- Associated Press - Saturday, February 8, 2014
Wisconsin hospitals conserving saline in shortage

MILWAUKEE (AP) - Wisconsin’s hospitals and first responders are conserving intravenous saline solution after federal officials warned of a national shortage possibly linked to an influenza outbreak.

Medical officials say they’re cautious but not worried yet and patient care shouldn’t be affected. Suppliers of the salt solution, which is used to rehydrate trauma patients and assist in the delivery of drugs, say they’re ramping up production but can’t guarantee when the supply will be fully replenished.

The U.S. Food and Drug Administration began receiving reports in December of supply problems, production delays due to maintenance and other issues at three major saline-solution makers. The FDA began monitoring the situation and seeking alternate sources, said Valerie Jensen, the associate director of the agency’s drug-shortages program.


She said the problem was exacerbated by high demand, potentially due to an increase in influenza patients who needed fluids.

FDA officials haven’t heard of situations where patient care has been affected, but doctors are reassessing how they use saline solution.

“Hospitals are having to make decisions to treat more critical patients,” Jensen said.

First responders also are being cautious, conserving their supplies and using smaller dosages.

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2 rural Wis. hospitals to stop delivering babies

NEILLSVILLE, Wis. (AP) - Two hospitals in west-central Wisconsin will stop delivering babies, saying it’s too hard to recruit doctors willing to assist with births at rural medical centers.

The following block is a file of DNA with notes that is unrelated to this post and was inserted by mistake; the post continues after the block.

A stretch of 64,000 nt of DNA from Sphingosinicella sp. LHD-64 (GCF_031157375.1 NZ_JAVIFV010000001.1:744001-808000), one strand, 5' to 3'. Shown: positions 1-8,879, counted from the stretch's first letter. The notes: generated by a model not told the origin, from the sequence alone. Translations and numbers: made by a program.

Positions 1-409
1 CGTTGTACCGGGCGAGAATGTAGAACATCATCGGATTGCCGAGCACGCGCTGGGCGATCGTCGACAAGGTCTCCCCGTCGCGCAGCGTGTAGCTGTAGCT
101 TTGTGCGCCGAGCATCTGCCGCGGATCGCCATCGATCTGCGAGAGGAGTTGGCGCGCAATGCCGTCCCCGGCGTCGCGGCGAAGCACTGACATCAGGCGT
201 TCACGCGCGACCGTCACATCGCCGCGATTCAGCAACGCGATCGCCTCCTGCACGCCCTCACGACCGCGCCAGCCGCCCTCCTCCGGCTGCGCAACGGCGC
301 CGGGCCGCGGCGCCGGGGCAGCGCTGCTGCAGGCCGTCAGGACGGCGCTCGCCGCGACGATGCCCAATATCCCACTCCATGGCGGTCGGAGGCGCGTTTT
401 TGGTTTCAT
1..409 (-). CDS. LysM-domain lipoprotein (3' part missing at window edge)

Memorial Medical Center in Neillsville will no longer deliver babies starting Feb. 15. Rusk County Memorial Hospital in Ladysmith will suspend deliveries March 2, a move officials hope will be temporary, the Eau Claire Leader-Telegram reported (http://bit.ly/1fTmXNrhttp://bit.ly/1fTmXNr ).

Both medical centers have been directing expectant mothers to hospitals in neighboring communities, including Black River Falls, Chippewa Falls, Eau Claire and Rice Lake.

Lisa Montgomery, a business-development manager at Memorial Medical Center, said one factor in closing the birth center was the declining numbers of deliveries. About 30 babies are born in Neillsville every year, she said.

Over the past five years, Rusk County Memorial Hospital saw between 47 and 68 births per year, hospital CEO Charisse Oland said.

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